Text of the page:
Stick Men — Open
(7d Media 7D1313, 2012, CD)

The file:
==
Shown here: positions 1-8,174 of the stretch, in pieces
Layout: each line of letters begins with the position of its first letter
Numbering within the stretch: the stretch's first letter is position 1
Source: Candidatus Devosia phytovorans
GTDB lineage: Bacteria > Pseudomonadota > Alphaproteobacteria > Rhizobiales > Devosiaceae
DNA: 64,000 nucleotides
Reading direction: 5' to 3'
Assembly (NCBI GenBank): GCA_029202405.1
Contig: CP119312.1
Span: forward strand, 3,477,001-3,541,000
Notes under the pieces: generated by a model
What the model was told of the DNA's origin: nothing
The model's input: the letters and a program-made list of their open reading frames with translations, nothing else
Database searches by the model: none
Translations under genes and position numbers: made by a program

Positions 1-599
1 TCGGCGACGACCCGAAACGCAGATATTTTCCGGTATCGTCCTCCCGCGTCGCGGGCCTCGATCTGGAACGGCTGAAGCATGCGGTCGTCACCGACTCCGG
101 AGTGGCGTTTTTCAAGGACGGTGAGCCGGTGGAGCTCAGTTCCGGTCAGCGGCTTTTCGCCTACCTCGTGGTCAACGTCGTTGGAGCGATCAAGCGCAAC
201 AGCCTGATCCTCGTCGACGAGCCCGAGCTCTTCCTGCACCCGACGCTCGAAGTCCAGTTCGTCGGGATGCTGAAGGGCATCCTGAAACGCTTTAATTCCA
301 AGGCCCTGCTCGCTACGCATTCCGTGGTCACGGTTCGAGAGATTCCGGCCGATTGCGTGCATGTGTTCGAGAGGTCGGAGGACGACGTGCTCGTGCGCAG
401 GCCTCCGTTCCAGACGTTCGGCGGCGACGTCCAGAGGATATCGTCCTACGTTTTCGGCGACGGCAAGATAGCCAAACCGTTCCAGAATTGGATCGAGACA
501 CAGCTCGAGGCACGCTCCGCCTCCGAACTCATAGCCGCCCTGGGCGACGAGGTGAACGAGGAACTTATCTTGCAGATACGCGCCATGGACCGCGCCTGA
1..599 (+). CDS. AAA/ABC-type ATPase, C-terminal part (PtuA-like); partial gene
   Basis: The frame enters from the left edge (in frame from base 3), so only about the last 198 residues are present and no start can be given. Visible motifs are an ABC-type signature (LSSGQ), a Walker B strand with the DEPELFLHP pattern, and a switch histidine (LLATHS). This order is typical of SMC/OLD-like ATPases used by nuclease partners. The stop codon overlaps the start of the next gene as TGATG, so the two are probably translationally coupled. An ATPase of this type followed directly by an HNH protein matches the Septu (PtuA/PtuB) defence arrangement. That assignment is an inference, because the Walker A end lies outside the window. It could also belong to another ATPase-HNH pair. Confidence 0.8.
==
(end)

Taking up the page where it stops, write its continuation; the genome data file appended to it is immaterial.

by Jon Davis, Published 2013-04-01After 2011's Absalom, this is the second release by the Markus Reuter version of Stick Men, and it's a very different beast than that album. Rather than tightly composed, intimately rehearsed music, this is nearly a full hour of improvised sounds. Anyone who's caught the band at any of their live shows knows that improvisation is an integral part of their aesthetic, so it's good to have that documented on Open. It helps that they're all such skilled players who are acutely attuned to each other — it seems no matter how fiery the playing becomes, they manage to leave each other space to shine. The aural landscapes range from droning near-ambient overlapping loops to intense rhythmic workouts. For those who haven't seen the band live, there is some similarity to the kinds of textures found in later-period King Crimson improvisations (THRaKaTTaK). Aside from Pat Mastelotto's percussion, which is easily identifiable, the division of labor between Tony Levin and Markus Reuter is nearly impossible to deduce. While there are a few of the trademark Levinisms from time to time, most bits could be from either player. Of course, there are degrees of improvisation, and it's hard to tell how much planning went into these eight tracks, so I won't gush about telepathy. Suffice it to say that if you like the band's composed work, it's fairly likely this set will also appeal to you.
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